Donegal is mourning the sad passing of a marvellous footballer and a great character following the death of former footballer, Donal Monaghan from Donegal Town.
That was how the former All-Star, who died on Sunday night in Letterkenny University Hospital, was remembered this week by his many friends both inside and outside football.
Donal, who was 68, was Donegal’s second All-Star. Brian McEniff, in 1972, was the county’s first. Donal was the proud winner of two Ulster Senior championship medals in a senior career that spanned two decades from 1967 to 1977.
He also enjoyed good success with Four Masters, both as a player manager and mentor.
The first of those Ulster Senior Championship medals was won in 1972 and the second two years later in 1974, He was honoured with his All-Star in 1974 at right corner-back.
He made his championship debut in the summer of 1970, in the first round of the Ulster Championship. And he had his last championship outing seven years later, against Derry, in the first round of Ulster in the summer of 1977.
A stylish and uncompromising corner-back in his playing days, he formed a formidable last line of defence with Pauric McShea and Andy Curran.
“We joined the Donegal squad around the same time and we finished up around the same time,” said Andy Curran.
“Donal was a great character and a marvellous footballer and it was an honour to play alongside him.
“Donal was in one corner and I was in the other corner and Pauric McShea was full-back. We played well together and there was a great camaraderie between us. We enjoyed some good times and good success,” said Curran.
“It was a good time for Donegal football. We won a first Ulster title and went on to win a second two years later. They were great times and we have great memories from those years and I felt very sad when I heard that Donal had died.
“He was a marvellous footballer. He had a great catch and was a great man to field a ball. He could outfield the best and there were a number of good forwards around at the time.
“He was a joy to watch as he soared into the air for a ball and it was great to be on the same team as him.
“He took his football very serious and trained very hard. He was very committed and was a great GAA man.
“He was always in good form and was always a positive influence in the dressing. He was also a great character and was great company and good fun. He was a good man to spin a yarn and was an all round genuine good fellow.
“Sadly, I hadn’t met him in years, but any time we did we always had a good chat about those playing and it was always good to meet up with him and he was always in good spirits despite his illness.”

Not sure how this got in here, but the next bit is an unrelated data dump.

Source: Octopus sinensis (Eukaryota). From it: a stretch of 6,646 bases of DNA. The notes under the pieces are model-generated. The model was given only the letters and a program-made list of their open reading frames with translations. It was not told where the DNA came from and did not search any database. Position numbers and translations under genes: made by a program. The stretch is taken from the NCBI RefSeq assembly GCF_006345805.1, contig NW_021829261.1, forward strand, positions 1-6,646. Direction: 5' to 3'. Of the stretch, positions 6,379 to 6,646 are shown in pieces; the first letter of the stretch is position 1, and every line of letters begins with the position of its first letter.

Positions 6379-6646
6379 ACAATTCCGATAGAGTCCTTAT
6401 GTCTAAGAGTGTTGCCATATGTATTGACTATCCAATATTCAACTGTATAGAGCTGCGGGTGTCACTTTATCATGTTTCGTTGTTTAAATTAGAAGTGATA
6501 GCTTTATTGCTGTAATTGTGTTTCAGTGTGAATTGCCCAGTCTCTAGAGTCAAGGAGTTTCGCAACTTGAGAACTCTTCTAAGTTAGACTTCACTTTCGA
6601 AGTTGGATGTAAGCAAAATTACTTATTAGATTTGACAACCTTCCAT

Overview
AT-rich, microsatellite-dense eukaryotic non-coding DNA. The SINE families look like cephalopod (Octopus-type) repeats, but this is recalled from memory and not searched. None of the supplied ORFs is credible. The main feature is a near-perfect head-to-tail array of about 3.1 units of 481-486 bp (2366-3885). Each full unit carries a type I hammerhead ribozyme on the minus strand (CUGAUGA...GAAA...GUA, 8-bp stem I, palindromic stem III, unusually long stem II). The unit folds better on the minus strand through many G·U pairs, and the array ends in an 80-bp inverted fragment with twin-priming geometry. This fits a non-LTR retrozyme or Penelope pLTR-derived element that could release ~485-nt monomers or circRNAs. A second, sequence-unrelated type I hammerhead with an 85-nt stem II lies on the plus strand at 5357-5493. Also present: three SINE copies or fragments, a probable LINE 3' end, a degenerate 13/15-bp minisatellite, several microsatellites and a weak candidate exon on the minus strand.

Donal also was a senior club championship winner with Four Masters in 1982 and he enjoyed great success in management and as a mentor and selector, both with Four Masters and Donegal.
As manager he guided Four Masters to a first Donegal U-21 club championship title in 1979. He was a player and mentor/selector with Tom Conaghan to senior championship titles in 1982 and ‘84 and also was by Tom Conaghan’s side along with Michael Lafferty when Donegal won its first ever All-Ireland title, the U-21 crown of 1982.
And he was also with Tom Conaghan when Donegal won promotion to Division One league football for the first time in 1988.
Four Masters club colleague and All-Star forward, Joyce McMullin played with and was managed and mentored by the late Donal Monaghan, both with the club and Donegal.
“Donal and the late Seamus Bonar were the big name players in Donegal Town when I was growing up in the 1970s,” said Joyce McMullan, as he recalled the late Donal Monaghan’s influence on his playing career both with club and county.
“I remember as a young boy of ten and 12 going to Tirchonaill Park to see them play. He was a class player and was a joy to watch and the one thing from a very early age was his ability to field a high ball.
“He had an exceptional pair of hands and was more than a match for the best in the air. He was a great leader and a great role model and always gave great encouragement to young players.
“He was a great man to put a hand on the shoulder and to offer words of advice and it was always good advice. He had a great knowledge of the game and was a great tactician and was an out and out GAA man.
“He was not afraid to let you know if you were doing something he did not approve of. I remember a couple of times in my early days there was talk about me joining Finn Harps.
“But any time it arose I would get a subtle tap on the shoulder and after he finished talking I was left in no doubt that he did not approve of such a move.
“I really owe a lot to him for all the advice I received from him down the years and he was involved in some way or another with all the success I enjoyed from winning a county U-21 and two senior championships with the club and an All-Ireland U-21 with the county.
“He was a great character and great man to tell story though I’m not sure if they were all true.”
Ar dheis Dé go raibh a anam.
Donal Monaghan Factfile